Don’t cars need more petrol to move more weight faster?

Manufacturers have put endurance training on the program as well as muscle building.

In the late 1970s, cars averaged around 12.6 litres / 100km. Today, that’s down to around 10.6 litres / 100km.

Here are some of the most fuel-efficient petrol (non-hybrid or EV) cars selling today:
  • Audi A1 Sportback 1.0 TFSI – 4.4 litres / 100km

  • Suzuki Swift – 4.6 litres / 100km

  • Skoda Fabia – 4.5 – 4.7 litres / 100km

2020 Audi A1(2020 Audi A1)

Model Comparisons
– Toyota Corolla Fuel Consumption Litres / 100km

1988 Corolla


2021 Corolla


Decrease %

20.7% more fuel-efficient

– BMW 318i

1990 318i


2021 3-Series


Decrease %

18.75% more fuel-efficient

– Jeep Grand Cherokee

1994 Grand Cherokee


2021 Grand Cherokee


Decrease %

32.4% more fuel-efficient

How have car wizards achieved this sorcery?

Modern techniques allow designers to accurately measure and predict key data like heat transfer and stress. Today’s engines are able to accurately spray fuel into cylinders at precise times as well as efficiently cool the hotter parts.

“Regulations have pushed oil and fuel refineries to develop more efficient, safer and ultimately, purer fuel.”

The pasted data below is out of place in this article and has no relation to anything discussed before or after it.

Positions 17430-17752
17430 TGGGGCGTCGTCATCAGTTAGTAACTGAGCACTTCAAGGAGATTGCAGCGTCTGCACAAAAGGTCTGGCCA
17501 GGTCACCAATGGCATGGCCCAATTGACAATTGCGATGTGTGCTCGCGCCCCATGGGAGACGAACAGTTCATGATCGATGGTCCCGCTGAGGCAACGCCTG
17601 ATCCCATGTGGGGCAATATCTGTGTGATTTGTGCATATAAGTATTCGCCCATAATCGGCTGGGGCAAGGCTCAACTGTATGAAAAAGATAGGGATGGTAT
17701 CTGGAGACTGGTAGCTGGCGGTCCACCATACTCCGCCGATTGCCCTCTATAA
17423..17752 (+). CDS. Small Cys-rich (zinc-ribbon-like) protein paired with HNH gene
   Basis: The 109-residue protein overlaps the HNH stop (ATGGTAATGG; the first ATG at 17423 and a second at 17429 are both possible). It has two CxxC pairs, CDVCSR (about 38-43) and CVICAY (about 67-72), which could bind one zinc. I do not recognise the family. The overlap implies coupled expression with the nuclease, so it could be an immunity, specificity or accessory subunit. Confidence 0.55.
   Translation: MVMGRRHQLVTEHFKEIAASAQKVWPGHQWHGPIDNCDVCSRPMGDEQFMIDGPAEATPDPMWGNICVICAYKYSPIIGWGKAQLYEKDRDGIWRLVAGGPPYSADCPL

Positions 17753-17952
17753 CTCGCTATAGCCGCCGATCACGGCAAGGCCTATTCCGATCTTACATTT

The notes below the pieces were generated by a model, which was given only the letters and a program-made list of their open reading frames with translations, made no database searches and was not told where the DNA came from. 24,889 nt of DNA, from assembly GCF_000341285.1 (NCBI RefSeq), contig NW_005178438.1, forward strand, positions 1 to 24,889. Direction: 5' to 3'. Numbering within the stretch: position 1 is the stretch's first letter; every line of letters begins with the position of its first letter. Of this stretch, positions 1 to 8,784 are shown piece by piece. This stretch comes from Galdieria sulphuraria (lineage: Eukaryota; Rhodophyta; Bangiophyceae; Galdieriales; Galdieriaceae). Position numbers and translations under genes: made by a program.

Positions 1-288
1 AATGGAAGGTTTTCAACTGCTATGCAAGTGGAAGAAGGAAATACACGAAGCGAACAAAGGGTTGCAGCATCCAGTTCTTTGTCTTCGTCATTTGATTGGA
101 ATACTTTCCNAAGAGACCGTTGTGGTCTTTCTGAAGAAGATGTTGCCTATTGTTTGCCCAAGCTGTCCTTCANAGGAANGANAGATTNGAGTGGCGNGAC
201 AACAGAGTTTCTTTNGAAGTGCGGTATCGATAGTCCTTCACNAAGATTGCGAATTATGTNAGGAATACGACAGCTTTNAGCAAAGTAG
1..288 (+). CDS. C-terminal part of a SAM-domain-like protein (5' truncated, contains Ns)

Fuel quality has also dramatically improved. Thanks to government regulations, lead and other toxic chemicals have been removed or reduced from petrol. These regulations have pushed oil and fuel refineries to develop more efficient, safer and ultimately, purer fuel.

Furthermore, safety standards, emissions regulations and the competitive nature of the auto industry have pushed manufacturers to pour money into research and development. Good news for consumers.

Did you know? In the 1960s, children living in areas with high exposure to vehicle emissions reported higher rates of behavioural disorders, low IQ, reading and learning disabilities, and nerve damage. This was mainly caused by low-level lead exposure. Leaded petrol was completely banned in Australia after 1 January 2002.

Why are cars growing?
Our thirst for SUVs and Utes

Like the US, Europe and, in more recent times, Asia, Australia has developed a love affair with SUVs and utes.

For example, in 1980, Australia’s most popular car was a sedan, the Ford Falcon. That trend didn’t change for a while:

  • 1985: Ford Falcon
  • 1990: Holden Commodore
  • 1995: Ford Falcon
  • 2000: Holden Commodore
  • 2005: Holden Commodore
  • 2010: Holden Commodore
  • 2015: Ford Ranger (enter the utes and SUVs)

XF Ford Falcon(The XF Ford Falcon, once Australia’s most popular car. Source:

2020’s most popular; the Toyota HiLux followed by the Ford Ranger and Toyota RAV4 respectively. All 3 are utes / SUVs.

In the US in 2020, the Ford F-Series ute (pickup) was the most popular vehicle.

Automakers pay (a lot of) attention to what earns dollars.